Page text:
Monitor your Service Level Agreements

We mentioned response times earlier when talking about researching broadband providers. A key part of any business contract is going to be the SLA, or Service Level Agreement. It outlines how long you would expect to wait until a fault ticket was picked up or how long you would need to wait for an engineer.

The SLA will also outline compensation for downtime and for missed targets. We are running a business here and any downtime costs money. If you used our downtime calculator, you will have a good idea of just how much money!

Make sure you understand your SLAs and how to claim compensation of your provider falls short.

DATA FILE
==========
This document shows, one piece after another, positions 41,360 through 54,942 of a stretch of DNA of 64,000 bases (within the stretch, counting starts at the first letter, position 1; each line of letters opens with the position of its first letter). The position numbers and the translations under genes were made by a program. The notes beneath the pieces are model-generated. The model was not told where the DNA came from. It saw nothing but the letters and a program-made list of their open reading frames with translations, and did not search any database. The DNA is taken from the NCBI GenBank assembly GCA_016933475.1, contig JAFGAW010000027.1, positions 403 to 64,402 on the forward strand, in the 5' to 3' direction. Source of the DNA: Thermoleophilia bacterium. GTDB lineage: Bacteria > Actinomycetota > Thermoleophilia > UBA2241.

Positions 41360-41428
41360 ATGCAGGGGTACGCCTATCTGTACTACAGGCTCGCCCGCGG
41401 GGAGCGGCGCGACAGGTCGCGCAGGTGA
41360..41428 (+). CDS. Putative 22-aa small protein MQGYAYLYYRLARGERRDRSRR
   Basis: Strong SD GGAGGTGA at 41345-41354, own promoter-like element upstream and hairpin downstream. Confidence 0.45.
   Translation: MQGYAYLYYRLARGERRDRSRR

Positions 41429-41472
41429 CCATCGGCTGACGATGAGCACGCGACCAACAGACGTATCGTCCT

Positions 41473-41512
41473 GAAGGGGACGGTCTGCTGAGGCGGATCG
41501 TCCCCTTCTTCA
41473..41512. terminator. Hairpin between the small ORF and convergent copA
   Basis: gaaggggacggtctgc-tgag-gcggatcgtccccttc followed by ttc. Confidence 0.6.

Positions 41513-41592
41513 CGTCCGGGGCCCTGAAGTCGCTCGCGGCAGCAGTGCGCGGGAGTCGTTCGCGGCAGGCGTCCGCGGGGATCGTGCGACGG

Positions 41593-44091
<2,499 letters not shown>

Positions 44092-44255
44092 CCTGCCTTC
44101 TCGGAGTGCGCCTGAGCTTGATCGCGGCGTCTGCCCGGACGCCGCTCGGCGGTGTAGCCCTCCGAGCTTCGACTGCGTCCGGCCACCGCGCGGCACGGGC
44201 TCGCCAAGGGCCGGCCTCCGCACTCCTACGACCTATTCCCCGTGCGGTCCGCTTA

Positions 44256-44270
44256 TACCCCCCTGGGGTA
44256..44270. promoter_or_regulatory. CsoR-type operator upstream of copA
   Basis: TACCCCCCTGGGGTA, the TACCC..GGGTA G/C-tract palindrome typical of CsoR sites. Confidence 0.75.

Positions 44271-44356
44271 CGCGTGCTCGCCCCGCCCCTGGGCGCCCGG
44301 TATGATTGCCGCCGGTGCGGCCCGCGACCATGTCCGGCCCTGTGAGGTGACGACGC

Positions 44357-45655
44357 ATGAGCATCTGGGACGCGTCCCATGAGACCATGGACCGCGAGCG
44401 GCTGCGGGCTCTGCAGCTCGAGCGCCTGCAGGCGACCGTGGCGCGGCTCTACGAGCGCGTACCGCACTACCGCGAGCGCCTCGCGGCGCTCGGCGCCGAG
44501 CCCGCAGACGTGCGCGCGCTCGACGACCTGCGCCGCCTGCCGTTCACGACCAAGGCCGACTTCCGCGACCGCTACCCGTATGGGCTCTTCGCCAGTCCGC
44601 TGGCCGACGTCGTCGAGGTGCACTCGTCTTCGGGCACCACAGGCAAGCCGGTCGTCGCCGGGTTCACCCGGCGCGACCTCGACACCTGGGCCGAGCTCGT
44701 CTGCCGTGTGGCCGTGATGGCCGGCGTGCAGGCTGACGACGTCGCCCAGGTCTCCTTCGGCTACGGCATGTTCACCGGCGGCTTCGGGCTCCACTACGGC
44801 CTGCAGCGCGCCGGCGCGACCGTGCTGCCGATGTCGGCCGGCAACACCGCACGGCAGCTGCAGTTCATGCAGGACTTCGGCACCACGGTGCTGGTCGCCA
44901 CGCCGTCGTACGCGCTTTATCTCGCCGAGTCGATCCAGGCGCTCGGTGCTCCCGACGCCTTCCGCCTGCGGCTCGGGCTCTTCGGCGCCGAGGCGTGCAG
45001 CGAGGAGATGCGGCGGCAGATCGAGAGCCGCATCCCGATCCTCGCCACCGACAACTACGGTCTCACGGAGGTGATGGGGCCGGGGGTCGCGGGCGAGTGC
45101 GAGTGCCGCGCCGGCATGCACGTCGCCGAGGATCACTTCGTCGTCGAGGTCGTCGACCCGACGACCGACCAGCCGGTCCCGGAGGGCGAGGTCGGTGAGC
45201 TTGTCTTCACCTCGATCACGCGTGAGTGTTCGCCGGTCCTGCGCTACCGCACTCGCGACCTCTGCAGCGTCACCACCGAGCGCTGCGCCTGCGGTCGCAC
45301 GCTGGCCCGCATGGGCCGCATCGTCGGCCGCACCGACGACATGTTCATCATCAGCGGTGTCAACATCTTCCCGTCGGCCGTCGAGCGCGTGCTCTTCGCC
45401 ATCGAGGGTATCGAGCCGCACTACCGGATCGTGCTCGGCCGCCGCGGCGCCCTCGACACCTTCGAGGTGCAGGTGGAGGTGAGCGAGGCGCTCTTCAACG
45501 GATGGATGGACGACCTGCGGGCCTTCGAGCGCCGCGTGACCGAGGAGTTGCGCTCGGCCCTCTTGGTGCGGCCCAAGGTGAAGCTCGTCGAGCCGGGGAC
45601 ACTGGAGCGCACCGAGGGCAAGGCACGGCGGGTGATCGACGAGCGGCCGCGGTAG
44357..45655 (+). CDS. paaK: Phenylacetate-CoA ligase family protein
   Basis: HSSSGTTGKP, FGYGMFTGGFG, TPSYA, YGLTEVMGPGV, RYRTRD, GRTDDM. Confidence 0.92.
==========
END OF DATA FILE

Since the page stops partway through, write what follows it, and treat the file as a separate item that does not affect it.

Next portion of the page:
Business broadband recovery

Business broadband recovery is the other side of the equation. If, after all of your investment and preventative measures, something happens that is out of your hands, how do you recover as quickly as possible?

The simplest way is to plan for the worst while hoping for the best. We touched upon diversity earlier by suggesting a backup connection into the building using a separate entrance point. Or using powerline connectors for smaller business. But what else could you use?

Mobile broadband backup

The improvements in speed and coverage of Britain’s mobile networks has now progressed to a point where it is possible to use them as a broadband backup. You could use a mobile broadband dongle for individual computers or a router with 4G access for internal networks.

Each mobile provider has either PAYG mobile broadband access or fixed price access for just this situation. Prices, coverage, data caps and speed are dependent on the provider you select. Do your research, make sure your area has a strong signal and you should have a cost-effective and flexible backup solution.